Is non-compete valid in different industry?

I have a non-compete where the first clause that i question is:

1)"The Employee shall not, at any times during the period hereof, and for ,2 years from the date of termination of this Agreement. directly or indirectly, within the United States. engage in, or become involved in, any competitive or similar business as that of the within Employer".

Now my previous employer was an Insurance Software Development company with a client base. My new company is a holding company and i create software for an insurance company that is for internal use only. The insurance company actually underwrites/issues/sells policies where as my previous employer simply wrote Insurance Software.

The next questions is:

"Any techniques, documentation or source code developed by Employee Within (COMPANY) may not be implemented In any other ayatem regardless of use or purpose - indefinitely. ALL SOURCE COde. documentation, and proceues are the property of (COMPANY) regardless of where development occurs including inside or outside the company or in the Emptoyees free time or after hours during the term of this agreement".

For this clause i did not understand an insurance terminology that was of use. We wrote software in a platform that was years past its prime and was a web based software platform. I am writing a software application that is a desktop application and for internal use only where the former employers application was for Customer, Agent and Internal use. The platform difference is a significant enough difference that would prevent me from using any similar process of development.

So the question is, would the non-compete i signed be enforceable even though i work within the same industry (insurance) but not for a software company that sells its product?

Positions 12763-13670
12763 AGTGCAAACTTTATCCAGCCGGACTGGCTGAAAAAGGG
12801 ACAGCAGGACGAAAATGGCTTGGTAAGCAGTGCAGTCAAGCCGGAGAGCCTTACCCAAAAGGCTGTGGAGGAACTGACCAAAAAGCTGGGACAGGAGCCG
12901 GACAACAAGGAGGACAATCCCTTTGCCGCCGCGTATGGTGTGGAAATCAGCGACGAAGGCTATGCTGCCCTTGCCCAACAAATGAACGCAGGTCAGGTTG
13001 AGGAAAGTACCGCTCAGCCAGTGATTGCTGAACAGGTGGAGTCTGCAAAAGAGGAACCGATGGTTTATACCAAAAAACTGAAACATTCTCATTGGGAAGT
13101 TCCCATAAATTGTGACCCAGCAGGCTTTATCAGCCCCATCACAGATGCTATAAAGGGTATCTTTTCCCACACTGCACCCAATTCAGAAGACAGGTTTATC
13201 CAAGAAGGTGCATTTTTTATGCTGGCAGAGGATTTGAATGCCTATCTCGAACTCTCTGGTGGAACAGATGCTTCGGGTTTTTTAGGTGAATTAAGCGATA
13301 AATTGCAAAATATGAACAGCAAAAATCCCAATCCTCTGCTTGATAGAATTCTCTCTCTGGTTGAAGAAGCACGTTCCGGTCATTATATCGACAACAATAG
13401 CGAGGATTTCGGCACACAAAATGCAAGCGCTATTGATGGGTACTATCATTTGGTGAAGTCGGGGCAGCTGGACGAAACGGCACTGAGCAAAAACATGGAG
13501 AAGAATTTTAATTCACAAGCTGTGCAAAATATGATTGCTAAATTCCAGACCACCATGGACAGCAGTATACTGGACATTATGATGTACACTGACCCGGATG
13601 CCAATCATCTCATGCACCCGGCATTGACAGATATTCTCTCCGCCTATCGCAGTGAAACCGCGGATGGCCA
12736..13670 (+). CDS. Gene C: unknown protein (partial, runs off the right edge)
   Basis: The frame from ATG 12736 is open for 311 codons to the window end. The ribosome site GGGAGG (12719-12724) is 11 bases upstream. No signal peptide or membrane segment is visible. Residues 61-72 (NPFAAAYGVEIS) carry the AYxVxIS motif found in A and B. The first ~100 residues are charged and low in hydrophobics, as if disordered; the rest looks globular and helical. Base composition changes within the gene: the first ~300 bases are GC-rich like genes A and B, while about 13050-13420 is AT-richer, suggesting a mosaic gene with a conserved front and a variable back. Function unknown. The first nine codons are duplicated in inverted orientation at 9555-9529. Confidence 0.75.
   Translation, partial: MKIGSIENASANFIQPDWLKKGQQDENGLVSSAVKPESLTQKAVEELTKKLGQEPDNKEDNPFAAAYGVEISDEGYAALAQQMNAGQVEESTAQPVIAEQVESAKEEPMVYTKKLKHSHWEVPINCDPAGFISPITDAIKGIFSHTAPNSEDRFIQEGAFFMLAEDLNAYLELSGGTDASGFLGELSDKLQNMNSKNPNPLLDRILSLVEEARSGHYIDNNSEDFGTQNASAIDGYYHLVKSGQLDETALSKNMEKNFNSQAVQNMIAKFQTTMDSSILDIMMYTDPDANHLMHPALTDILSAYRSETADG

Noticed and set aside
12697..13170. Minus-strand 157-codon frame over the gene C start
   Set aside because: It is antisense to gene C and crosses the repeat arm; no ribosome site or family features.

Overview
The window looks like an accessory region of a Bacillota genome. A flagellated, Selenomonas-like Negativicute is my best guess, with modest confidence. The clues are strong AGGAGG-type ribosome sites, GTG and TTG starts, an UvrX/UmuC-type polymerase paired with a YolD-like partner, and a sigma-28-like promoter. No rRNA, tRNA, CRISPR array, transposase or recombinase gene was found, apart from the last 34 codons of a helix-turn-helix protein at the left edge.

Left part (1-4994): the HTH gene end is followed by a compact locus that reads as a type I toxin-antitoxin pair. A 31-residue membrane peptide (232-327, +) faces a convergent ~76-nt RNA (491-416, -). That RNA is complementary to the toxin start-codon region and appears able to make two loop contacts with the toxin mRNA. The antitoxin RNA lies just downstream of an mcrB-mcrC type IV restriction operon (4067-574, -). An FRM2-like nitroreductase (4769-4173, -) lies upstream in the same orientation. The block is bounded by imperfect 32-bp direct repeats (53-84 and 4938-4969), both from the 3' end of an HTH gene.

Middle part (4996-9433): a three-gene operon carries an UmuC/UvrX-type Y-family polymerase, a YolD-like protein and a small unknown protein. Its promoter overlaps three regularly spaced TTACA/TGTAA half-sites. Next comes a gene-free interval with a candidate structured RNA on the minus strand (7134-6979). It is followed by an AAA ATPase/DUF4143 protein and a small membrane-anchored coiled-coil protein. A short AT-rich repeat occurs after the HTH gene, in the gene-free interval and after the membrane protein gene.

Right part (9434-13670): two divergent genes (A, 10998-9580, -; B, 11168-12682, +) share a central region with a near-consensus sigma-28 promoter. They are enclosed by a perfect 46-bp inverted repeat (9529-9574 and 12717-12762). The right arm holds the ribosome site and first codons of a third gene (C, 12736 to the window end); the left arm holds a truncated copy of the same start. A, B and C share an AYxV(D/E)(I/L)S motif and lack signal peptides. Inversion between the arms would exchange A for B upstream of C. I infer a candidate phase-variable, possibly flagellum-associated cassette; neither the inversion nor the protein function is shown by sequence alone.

2 answers  |  asked Apr 24, 2012 2:12 PM [EST]  |  applies to Florida

Answers (2)

Phyllis Towzey
The answer, as in so many legal matters, is -- it depends.

As Mr. Massey noted, this situation is too complex for an attorney to analyze it without reviewing the entire agreement, and discussing the underlying facts with you in detail.

From what you have provided, it appears to me that there is a good likelihood that your employment by the new company is not a violation of the noncompete, but again, I cannot be certain based on the contract excerpts and limited information that was provided.

Regarding the second part of your question, if you developed software applications not readily available int he industry while working for your old employer, then your agreement would appear to prevent you from using those same software applications at your new job. But again, it's very difficult (and unwise) for an attorney to attempt to give an opinion on a contract without reading the entire document, and being apprised of all the facts.

I do specialize in this area of law, and if you would like to contact me regarding this matter, please don't hesitate to do so.

posted by Phyllis Towzey  |  Apr 25, 2012 4:14 PM [EST]
Michael Massey
There is no easy answer to this question, you will not get it from this method. You need to hire an attorney to examine all the facts and the entire agreement. This is not the type of question for which you will be able to get an easy answer. The statute and case law involved are so complex and changing its astounding. Find an attorney experienced in these matters and be ready to pay for that analysis.

Michael Massey

855 E. Univ. Ave.
Gainesville, Florida 32601
(352) 505.8900 (Tel)
(352) 414-5488 (Fax)

posted by Michael Massey  |  Apr 24, 2012 4:32 PM [EST]

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